Do you consider yourself a spontaneous risk-taker or a careful, cautious planner? Find out which types are more ready to risk it and which types are more security-seeking.
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Estimated reading time: 8 minutes
Your Myers-Briggs® Personality Type and Risk-Taking
What Are the Sources for This Information?
According to the MBTI® Manual, typologists Jean M. Kummerow and Allan L. Hammer did a study combining type dynamics with the Strong Interest Inventory. They examined the 16 personality types in groups separated by perceiving function (SJs, SPs, NJs, NPs) and were able to see the risk-taking preferences of each group.
ENFPs, ENTPs, INFPs, INTPs and Risk-Taking
(Keep Scrolling for the Other Types!)
Intuitive Perceivers scored as the highest risk-takers of all the types. This comes as no surprise considering NPs enjoy exploring new, untested theories and possibilities. Unlike sensing types who like to have a groundwork of pre-established facts to rely on, NPs enjoy “jumping into possibilities” without having to spend a lot of time figuring out if something like this has been done before. In fact, if a project or idea has been done before that can be a deterrent to them. These types want to discover ideas that have never been thought of before and opportunities that have never been experienced. They are drawn to the novel and original far more than the tested and established. In fact, this tends to play out in their career choices. Many NP types are stimulated by taking less-secure job positions if there is a higher reward.
Why this is good: Because NPs are so inherently wired to explore possibilities, they wind up finding innovations and groundbreaking ideas that other types might miss in their need for caution. They are usually able to consider many new, unusual theories, projects, and endeavors simultaneously without getting weighed down by anxiety or over-planning.
How this can backfire: If NPs don’t get in touch with their introverted processes (thinking or feeling), they can rush into so many ideas and projects that they don’t pause to consider which ones are the most logical or most in line with their values. It’s important for all types, but especially NPs, to take a moment and pause and consider their priorities, values, and principles before moving forward. This way they can avoid floundering in a sea of unfinished projects and unlimited alternatives.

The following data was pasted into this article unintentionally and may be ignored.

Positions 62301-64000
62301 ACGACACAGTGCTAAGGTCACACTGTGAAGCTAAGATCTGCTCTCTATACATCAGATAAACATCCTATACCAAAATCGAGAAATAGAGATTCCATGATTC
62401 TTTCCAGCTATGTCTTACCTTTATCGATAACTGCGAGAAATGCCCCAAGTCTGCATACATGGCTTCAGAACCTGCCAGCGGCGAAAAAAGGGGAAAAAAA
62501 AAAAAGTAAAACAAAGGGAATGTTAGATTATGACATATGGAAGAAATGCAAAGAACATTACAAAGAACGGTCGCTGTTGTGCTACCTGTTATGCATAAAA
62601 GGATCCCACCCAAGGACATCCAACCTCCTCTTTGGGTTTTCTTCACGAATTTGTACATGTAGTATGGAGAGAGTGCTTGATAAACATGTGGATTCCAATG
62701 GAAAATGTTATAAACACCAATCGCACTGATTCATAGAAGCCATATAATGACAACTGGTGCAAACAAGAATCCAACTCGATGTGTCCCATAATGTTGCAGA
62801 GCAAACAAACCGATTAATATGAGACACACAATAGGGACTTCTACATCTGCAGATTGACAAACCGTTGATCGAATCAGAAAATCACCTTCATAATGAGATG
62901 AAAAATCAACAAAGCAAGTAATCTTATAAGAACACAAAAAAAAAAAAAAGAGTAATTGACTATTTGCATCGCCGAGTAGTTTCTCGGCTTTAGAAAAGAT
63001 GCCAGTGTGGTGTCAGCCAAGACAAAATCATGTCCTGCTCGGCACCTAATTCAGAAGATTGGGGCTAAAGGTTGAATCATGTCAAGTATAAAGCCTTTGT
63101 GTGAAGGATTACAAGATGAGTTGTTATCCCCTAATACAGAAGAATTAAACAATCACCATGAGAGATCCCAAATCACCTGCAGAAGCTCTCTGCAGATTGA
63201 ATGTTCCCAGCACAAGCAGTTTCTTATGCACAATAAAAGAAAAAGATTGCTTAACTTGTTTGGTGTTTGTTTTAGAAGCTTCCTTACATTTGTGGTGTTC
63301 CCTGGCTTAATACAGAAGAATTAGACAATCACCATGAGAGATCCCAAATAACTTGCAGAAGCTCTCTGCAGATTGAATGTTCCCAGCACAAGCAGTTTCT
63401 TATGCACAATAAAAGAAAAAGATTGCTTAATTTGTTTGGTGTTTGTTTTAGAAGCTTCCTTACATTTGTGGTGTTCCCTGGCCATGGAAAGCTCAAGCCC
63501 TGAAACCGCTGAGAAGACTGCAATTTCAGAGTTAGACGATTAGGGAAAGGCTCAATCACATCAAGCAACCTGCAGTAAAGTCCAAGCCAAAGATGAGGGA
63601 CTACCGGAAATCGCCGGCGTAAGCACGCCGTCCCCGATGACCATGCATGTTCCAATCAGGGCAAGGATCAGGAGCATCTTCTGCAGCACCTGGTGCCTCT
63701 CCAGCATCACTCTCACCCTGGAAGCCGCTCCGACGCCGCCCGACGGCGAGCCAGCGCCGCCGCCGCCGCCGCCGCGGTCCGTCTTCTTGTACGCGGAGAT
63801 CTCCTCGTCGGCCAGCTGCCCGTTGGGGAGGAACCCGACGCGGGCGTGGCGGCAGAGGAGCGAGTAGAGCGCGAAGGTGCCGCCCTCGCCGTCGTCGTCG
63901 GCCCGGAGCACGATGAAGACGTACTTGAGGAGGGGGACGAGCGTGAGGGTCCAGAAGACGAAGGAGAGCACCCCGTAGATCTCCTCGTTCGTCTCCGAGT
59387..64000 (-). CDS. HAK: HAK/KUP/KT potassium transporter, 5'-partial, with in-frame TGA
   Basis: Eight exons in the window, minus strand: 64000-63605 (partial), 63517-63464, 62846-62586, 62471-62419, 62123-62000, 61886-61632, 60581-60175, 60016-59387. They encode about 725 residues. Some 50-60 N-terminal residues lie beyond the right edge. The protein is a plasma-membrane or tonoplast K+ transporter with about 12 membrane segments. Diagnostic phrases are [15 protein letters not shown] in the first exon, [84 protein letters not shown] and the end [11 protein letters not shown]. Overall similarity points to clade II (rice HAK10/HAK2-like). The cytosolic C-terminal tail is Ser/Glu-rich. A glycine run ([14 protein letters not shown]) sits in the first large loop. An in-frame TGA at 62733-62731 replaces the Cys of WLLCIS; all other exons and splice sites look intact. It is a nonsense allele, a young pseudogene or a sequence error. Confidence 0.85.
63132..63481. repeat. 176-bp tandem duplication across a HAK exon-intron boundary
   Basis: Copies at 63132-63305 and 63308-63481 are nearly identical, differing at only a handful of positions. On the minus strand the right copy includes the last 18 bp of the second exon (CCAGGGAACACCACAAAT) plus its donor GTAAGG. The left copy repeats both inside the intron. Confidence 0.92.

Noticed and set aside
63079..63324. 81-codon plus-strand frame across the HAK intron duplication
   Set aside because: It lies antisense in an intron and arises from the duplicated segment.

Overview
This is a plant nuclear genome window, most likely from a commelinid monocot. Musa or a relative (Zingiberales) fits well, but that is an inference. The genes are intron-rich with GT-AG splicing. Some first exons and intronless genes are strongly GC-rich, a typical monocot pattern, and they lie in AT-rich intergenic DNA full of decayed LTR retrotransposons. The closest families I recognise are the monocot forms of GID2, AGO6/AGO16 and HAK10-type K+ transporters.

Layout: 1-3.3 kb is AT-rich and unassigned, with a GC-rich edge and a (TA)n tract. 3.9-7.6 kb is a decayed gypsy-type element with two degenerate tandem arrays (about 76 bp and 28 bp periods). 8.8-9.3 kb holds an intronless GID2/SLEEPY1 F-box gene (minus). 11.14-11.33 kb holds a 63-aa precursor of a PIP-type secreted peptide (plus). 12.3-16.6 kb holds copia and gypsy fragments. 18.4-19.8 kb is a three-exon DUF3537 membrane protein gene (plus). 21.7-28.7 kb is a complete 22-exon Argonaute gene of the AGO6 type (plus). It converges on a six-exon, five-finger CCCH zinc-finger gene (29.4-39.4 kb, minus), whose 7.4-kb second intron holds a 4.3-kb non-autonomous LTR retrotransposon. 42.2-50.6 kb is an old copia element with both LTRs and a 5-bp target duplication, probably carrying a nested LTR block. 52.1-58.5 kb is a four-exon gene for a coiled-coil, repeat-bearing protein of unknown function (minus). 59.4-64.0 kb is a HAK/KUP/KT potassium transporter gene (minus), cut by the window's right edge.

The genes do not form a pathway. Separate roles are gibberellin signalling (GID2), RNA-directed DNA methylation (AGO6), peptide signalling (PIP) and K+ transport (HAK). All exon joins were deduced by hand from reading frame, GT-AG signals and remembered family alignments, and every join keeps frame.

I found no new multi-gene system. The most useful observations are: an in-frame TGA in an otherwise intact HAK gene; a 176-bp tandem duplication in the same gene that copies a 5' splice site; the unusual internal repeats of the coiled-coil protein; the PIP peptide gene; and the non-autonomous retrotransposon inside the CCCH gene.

INFJs, INTJs, ENFJs, and ENTJs and Risk-Taking
Intuitive-Judgers are more calculated at risk-taking and not as spontaneous as their NP “cousins”. They scored much lower on risk-taking on the Strong Interest Inventory. Intuitive Judgers need to have an internal vision of where they are going before they pursue a possibility. Once they’ve developed that vision then they will backtrack and create a strategy for arriving there. If there are risks required they’re usually more than happy to take them on, but they need the vision and end-goal first. INJs especially like to have time to “chart-the-course” for where they are going to go. When they have a course and a clear vision they actually enjoy taking long-term risks and pursuing unconventional paths. In fact, they prefer to pursue new pathways rather than follow along in a more routine or traditional lifestyle or career. ENJs will usually make faster decisions than INJs because they dislike haivng things undecided.
Why this is good: Because NJs take extra time to prepare they are usually very strategic and have contingency plans in place. They also are stimulated by new ideas and unventured possibilities so this can lead them down innovative or transformational pathways.
How this can backfire: NJs can become so sure of a specific vision or path that they close their minds to precautions and details that might get in the way of its realization. They tend to be analytical when deciding on a pursuit, but because they focus more on the big picture than the details, those details can eventually trip them up. It can help for them to get some sensing input on their ideas. If you’re an NJ reading this and you have a trusted sensing consultant or friend you can talk to, definitely give it a shot. They can sometimes open your eyes to important details you might be overlooking.